There is a newfound confidence in what Spain, and Spain alone, can offer today’s wine lover. As Gutiérrez put it when introducing a masterclass devoted to wines emblematic of this movement, including a stunning, ageworthy pale red clarete from Ribera del Duero, ‘we used to look to France. The hardest thing to overcome was our old inferiority complex.’

Hardly surprisingly for such a large country, there is huge variation between different regions. The damp green north-west can offer wines that least conform to the image of Spain as a hot, dry country. The Albariño grape, responsible for so many of the breezy Atlantic whites of the coastal Rías Baixas region, is the best-known wine emissary of Galicia but, as Viñateros showed, it is only part of the story. The same grapes such as Loureira, Treixadura and Caiño Blanco, responsible for Vinho Verde over the Miño/Minho river, are grown in Rías Baixas too. Whites made from the Godello grape can be even more serious and long-lived, especially the best from the Valdeorras region.

But there are fascinating, generally aromatic, appetising reds from this corner of Spain too, from grapes such as Mouratón (also known as Juan García), Merenzao (called Trousseau in the Jura) and, especially, Mencía. This last is the signature grape of the Bierzo region just outside Galicia which is currently on a roll, thanks to a rich heritage of really old vines, some particularly propitious terrains and a group of dedicated, small-scale producers.

The excitement of the current Spanish wine scene is more about terroir than about grape varieties. And about presenting the unique qualities of a particular combination of land and plant. This means adapting what happens in the cellar to individual requirements, which often means ignoring the requirements of the official denominations – particularly those that demand prolonged oak ageing. (Spain is still living with the legacy of a belief that the best wines are those that spend longest in barrel.) A considerable proportion of the wines on show at Viñateros were therefore sold simply as Vino de España rather than with any more geographically specific clue.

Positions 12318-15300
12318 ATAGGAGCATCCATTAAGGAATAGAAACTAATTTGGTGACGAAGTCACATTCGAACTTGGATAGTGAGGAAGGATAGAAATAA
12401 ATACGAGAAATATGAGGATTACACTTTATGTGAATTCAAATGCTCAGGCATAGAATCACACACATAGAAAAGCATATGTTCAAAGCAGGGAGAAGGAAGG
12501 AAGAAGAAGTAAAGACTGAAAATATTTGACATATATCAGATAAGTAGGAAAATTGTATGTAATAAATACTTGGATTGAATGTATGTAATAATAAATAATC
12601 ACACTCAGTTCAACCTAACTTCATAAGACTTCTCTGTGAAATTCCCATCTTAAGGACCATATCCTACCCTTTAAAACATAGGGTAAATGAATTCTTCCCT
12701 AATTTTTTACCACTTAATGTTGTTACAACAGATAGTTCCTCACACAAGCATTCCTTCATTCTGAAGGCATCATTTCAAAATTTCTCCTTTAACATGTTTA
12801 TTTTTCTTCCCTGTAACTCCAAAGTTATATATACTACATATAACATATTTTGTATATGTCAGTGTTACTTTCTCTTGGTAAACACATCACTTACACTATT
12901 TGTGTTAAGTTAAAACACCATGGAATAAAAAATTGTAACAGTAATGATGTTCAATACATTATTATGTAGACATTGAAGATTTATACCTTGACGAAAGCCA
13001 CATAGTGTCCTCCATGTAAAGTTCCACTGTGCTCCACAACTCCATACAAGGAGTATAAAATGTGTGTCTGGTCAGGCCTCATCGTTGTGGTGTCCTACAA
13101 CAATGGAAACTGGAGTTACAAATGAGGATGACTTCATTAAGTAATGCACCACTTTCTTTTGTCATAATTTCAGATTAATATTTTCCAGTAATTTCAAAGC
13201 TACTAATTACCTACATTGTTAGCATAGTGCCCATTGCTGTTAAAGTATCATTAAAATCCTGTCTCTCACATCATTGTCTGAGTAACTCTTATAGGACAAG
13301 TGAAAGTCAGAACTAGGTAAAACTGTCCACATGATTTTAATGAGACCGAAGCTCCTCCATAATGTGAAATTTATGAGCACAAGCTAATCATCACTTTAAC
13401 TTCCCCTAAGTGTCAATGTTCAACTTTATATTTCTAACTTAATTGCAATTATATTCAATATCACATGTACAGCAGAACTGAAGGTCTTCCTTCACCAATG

I tasted my first wine from the Canary Islands as recently as 2004, but there were four tiptop producers of them at Viñateros (which of course was a very partial presentation of the current Spanish wine scene), as well as three presenting evidence of the revolution that is at last affecting sherry country in Andalucía where stasis is being replaced by single-vineyard wines, and some lighter whites made, unlike sherry, without the addition of alcohol (see Jerez unfortified – a glimpse into the future?).

The future looks bright indeed for new-wave Spain.

Some great new-wave Spanish wines


Borja Perez Viticultor, Viduenos Artifice 2017 Ycoden Daute Isora     
£18.08 Justerini & Brooks

Dominio do Bibei, Lapola 2017 Ribeira Sacra
£24.50 VinCognito

Barco del Corneta, Parajes del Infierno La Silleria 2017 Vino de la Tierra Castilla y Léon
£34.10 Indigo Wine 

Dominio del Águila Blanco 2015 Vino de España
£59.80 Hedonism, Bottle Apostle


4 Monos Viticultores, Tierra de Luna 2017 Vinos de Madrid
£19.18 J&B

Bodegas Bernabeleva, Navaherreros Garnacha 2017 Vinos de Madrid
£19.49 Hay Wines, Herefordshire

Guimaro, Camino Real 2017 Ribeira Sacra
£21.90 Les Caves de Pyrène

Domaines Lupier, El Terroir 2015 Navarra
£22.95 Berry Bros & Rudd

Daniel Landi, Las Uvas de la Ira 2018 Méntrida
£26 The Laughing Heart, The Sampler Islington

Dominio del Águila, Picaro del Águila Clarete 2016 Ribera del Duero
£27.50 Hedonism, Vagabond          

Remelluri Reserva 2012 Rioja
About £35 Noble Green, Forest Wines, Bottle Apostle, Hedonism

Casa Castillo, Las Gravas 2017 Jumilla
£37.60 Indigo Wine

Castro Ventosa, Valtuille Rapolao 2015 Bierzo
£41 Indigo Wine

See tasting notes in Viñateros – bigger and even better. International stockists on

Where the wild things are book jacket